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What was the Balfour Declaration? Open in fullscreen

Charlie Hoyle

What was the Balfour Declaration?

[TNA]

Date of publication: 30 October, 2017

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Explainer: One hundred years ago, on 2 November, 1917, then British Foreign Secretary James Balfour wrote a signed letter to Walter Rothschild, a committed British Zionist peer and aristocrat.
One hundred years ago on 2 November, 1917, then British Foreign Secretary James Balfour wrote a signed letter to Walter Rothschild, a committed British Zionist peer and aristocrat.

The document, a mere 124 words in total, was to have far-reaching consequences for the Middle East.

Dear Lord Rothschild,
 
I have much pleasure in conveying to you, on behalf of His Majesty's Government, the following declaration of sympathy with Jewish Zionist aspirations which has been submitted to, and approved by, the Cabinet:
 
His Majesty's Government view with favour the establishment in Palestine of a national home for the Jewish people, and will use their best endeavours to facilitate the achievement of this object, it being clearly understood that nothing shall be done which may prejudice the civil and religious rights of existing non-Jewish communities in Palestine, or the rights and political status enjoyed by Jews in any other country.
 
I should be grateful if you would bring this declaration to the knowledge of the Zionist Federation.
 
Yours,
Arthur James Balfour


Written by the world's foremost empire, the letter transformed the trajectory of the nascent Zionist movement, legitimising its political aspirations for the ultimate goal of establishing a Jewish state in Mandate Palestine.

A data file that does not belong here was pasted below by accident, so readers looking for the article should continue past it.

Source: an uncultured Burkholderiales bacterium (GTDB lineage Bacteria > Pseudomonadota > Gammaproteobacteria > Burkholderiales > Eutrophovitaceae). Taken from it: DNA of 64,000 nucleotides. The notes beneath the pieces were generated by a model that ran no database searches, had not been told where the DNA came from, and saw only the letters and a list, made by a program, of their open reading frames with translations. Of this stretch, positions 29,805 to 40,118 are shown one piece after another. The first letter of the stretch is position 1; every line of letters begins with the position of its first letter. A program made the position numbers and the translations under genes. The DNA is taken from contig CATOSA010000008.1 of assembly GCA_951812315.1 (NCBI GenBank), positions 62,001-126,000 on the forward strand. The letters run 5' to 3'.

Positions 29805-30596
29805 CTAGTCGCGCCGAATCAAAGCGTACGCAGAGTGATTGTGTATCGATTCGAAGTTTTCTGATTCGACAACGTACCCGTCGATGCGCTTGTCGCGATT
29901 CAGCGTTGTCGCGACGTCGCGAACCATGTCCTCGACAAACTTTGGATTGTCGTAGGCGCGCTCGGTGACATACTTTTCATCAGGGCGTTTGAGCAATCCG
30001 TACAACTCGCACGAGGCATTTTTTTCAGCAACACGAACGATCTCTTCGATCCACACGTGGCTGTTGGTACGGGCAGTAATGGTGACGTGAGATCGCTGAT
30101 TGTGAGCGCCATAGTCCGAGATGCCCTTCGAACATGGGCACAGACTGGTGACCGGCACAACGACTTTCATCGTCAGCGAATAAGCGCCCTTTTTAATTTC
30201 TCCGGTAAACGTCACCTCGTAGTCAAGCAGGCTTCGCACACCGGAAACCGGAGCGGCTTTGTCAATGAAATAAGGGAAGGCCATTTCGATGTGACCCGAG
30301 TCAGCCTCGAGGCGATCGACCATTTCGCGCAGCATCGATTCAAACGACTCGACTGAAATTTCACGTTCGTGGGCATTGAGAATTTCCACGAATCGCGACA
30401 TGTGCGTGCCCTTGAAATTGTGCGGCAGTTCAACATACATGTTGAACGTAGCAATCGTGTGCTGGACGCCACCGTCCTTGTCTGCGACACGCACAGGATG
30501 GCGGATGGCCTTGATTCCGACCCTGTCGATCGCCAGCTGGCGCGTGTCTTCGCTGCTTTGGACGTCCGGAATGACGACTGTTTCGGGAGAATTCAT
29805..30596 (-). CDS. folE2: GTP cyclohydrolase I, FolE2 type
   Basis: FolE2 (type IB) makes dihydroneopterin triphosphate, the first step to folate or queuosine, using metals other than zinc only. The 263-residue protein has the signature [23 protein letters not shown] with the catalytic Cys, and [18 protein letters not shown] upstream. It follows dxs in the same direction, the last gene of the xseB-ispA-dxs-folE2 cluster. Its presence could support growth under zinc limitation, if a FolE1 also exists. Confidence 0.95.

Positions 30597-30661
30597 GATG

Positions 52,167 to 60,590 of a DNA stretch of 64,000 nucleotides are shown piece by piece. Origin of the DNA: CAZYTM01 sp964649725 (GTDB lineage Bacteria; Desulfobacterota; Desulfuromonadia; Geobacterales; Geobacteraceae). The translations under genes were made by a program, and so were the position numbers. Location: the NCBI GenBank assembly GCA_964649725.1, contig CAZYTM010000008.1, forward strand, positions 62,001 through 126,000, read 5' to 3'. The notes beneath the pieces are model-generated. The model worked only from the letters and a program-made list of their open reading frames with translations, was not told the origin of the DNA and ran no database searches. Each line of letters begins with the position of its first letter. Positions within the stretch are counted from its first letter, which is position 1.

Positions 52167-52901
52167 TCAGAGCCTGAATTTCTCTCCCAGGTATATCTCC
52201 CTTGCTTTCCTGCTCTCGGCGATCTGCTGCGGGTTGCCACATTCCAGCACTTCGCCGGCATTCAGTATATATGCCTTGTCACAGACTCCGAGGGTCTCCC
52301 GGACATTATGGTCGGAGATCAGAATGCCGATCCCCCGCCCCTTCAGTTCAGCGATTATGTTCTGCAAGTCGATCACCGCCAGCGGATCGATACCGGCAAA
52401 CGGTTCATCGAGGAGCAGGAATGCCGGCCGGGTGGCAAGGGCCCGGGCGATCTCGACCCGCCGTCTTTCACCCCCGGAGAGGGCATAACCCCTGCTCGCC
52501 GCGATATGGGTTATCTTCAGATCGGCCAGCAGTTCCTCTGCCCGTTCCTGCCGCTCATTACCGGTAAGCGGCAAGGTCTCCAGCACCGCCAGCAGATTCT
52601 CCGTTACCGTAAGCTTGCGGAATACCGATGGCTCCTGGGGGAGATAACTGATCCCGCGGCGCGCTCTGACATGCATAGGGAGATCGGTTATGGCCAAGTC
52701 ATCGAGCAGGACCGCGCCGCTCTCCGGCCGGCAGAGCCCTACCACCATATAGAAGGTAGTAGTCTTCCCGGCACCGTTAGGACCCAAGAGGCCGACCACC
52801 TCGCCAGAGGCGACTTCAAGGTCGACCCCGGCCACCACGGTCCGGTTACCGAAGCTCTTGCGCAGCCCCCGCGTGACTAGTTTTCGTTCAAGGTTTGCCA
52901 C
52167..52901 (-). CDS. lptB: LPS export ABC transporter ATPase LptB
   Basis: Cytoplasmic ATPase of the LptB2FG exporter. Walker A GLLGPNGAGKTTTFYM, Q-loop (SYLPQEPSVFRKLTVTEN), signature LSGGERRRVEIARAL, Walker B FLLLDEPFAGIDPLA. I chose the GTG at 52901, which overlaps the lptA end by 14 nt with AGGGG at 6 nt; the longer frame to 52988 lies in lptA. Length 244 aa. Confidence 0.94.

For Palestinians, who formed more than 90 percent of the British Mandate of Palestine's population at the time, the letter was an act of betrayal, promising their land to others at the stroke of a colonial pen.

While the letter did not create the State of Israel, it was the first significant declaration by a global superpower in favour of Zionism's goals.

Despite the document's two important qualifications not to prejudice the "civil and religious rights" of Palestine's "existing non-Jewish communities", the letter ultimately paved the way for mass Jewish immigration, which created a pattern of displacement and discrimination against Palestinians which continues to this day.

Israel and its supporters remember the Balfour Declaration as an historic gesture of support towards the Zionist narrative of return from exile. The Israeli prime minister's official residence in Jerusalem is today located on Balfour Street.

For Palestinians, still stateless 100 years later, the letter is an historic mark of colonial duplicity, reflected in the present day reality of settlement building, exile and dispossession amid an ongoing struggle for statehood.

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